May con­sumer spend­ing up 0.9%

Los Angeles Times - - COMPANY TOWN - By Ji m Puz­zanghera jim.puz­zanghera@latimes.com

WASHINGTON — Amer­i­cans’ wal­lets burst open in May, pro­duc­ing the big­gest spend­ing gain in nearly six years af­ter another strong month of in­come growth.

Con­sumer spend­ing jumped 0.9% last month, a sharp in­crease from an up­wardly re­vised 0.1% in­crease in April, the Com­merce Depart­ment said Thurs­day. The May in­crease was the big­gest since Au­gust 2009. Per­sonal in­come rose 0.5% in May for the sec­ond straight month.

But in­stead of sav­ing much of that money as they did in April, con­sumers spent it.

The por­tion of dis­pos­able in­come saved dropped to 5.1% from 5.4% in April.

Econ­o­mists had ex­pected spend­ing to re­bound last month af­ter a weak April, but the in­crease sur­passed the av­er­age forecast of a 0.7% gain.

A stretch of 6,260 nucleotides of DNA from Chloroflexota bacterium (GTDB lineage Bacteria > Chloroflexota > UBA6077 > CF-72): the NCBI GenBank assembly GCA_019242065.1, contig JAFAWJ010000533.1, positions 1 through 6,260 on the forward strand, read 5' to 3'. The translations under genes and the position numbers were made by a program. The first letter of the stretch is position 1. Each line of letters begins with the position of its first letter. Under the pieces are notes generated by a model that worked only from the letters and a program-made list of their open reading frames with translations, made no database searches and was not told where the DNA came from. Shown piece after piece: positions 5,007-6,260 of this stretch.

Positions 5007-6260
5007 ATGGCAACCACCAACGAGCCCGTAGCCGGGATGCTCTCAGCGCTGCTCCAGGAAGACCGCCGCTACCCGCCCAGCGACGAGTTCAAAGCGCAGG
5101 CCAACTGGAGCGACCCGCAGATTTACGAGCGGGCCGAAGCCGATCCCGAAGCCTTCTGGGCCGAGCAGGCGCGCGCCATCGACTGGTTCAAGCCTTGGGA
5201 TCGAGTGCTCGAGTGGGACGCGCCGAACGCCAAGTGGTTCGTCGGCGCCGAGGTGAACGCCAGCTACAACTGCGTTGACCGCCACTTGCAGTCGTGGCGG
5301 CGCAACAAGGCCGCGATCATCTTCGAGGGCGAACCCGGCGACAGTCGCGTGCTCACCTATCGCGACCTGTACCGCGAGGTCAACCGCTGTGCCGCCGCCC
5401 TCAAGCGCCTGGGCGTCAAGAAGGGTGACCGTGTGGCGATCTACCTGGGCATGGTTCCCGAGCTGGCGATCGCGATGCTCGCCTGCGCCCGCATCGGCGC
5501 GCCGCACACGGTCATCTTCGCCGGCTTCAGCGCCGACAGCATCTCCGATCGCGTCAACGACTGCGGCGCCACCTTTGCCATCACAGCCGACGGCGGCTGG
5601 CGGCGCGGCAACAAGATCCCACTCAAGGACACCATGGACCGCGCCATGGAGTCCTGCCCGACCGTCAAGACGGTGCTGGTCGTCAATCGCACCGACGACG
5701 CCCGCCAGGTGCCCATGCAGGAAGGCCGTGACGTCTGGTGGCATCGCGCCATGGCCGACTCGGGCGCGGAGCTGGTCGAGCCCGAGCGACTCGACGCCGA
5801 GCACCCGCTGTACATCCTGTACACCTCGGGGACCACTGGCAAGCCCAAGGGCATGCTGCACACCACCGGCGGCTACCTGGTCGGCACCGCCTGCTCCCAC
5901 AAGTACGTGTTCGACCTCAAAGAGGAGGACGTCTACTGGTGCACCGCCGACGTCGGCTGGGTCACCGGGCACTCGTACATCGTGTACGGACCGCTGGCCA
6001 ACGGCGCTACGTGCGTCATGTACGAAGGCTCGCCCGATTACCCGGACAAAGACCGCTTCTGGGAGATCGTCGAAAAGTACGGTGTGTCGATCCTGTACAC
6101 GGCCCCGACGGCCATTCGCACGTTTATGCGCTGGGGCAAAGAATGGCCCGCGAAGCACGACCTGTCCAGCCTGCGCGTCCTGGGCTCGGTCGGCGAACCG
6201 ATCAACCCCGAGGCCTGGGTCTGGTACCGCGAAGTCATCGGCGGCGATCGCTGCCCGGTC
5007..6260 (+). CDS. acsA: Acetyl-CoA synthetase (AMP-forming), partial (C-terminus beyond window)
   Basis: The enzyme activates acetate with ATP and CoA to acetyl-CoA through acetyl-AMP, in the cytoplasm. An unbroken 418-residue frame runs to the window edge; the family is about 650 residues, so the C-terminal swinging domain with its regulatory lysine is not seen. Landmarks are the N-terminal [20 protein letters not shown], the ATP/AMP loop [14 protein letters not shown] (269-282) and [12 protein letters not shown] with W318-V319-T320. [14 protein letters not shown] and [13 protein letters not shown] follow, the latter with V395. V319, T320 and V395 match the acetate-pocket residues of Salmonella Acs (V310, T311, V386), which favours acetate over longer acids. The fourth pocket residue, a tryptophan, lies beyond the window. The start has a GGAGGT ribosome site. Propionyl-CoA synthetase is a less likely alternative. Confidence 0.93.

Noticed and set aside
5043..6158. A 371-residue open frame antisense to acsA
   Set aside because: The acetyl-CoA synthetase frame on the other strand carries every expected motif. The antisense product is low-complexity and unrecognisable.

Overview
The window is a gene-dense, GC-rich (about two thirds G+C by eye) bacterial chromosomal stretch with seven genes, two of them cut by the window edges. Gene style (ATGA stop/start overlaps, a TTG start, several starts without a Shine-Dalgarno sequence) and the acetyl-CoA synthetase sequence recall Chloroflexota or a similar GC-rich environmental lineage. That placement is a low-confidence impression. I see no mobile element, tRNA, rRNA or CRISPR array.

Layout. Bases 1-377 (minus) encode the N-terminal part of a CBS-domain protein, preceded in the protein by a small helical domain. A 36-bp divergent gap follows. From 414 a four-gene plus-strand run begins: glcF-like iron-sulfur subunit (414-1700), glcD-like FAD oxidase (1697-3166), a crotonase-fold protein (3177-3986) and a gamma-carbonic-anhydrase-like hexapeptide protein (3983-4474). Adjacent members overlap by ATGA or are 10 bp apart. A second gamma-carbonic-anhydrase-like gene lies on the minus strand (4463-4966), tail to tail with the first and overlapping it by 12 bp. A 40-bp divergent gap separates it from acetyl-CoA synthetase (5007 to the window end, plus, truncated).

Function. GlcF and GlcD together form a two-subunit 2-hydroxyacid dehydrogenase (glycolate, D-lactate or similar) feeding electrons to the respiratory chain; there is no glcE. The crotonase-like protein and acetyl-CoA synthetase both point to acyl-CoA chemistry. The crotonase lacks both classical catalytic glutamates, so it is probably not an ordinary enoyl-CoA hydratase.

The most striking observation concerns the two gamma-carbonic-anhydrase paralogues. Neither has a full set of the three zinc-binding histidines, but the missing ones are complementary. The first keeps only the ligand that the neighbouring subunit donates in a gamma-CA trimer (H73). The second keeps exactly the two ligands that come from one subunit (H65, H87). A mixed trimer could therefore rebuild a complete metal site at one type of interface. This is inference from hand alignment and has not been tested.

In­come growth was slightly bet­ter than the 0.4% forecast.

The an­nual inf la­tion rate held steady in May at 0.2%, well be­low the Fed­eral Re­serve’s tar­get of 2%.

Cen­tral bank pol­i­cy­mak­ers want to see signs that inf la­tion is mov­ing to­ward that level be­fore rais­ing their key short- term in­ter­est rate for the first time since 2006. Many econ­o­mists ex­pect a rate in­crease in Septem­ber.

Since last year, inf la­tion has been held down by lower oil prices. How­ever, oil prices have been ris­ing in re­cent weeks.

Ex­clud­ing volatile energy and food prices, the so- called core inf la­tion rate was 1.2% for the 12 months that ended May 31.

That was down slightly from 1.3% in April.

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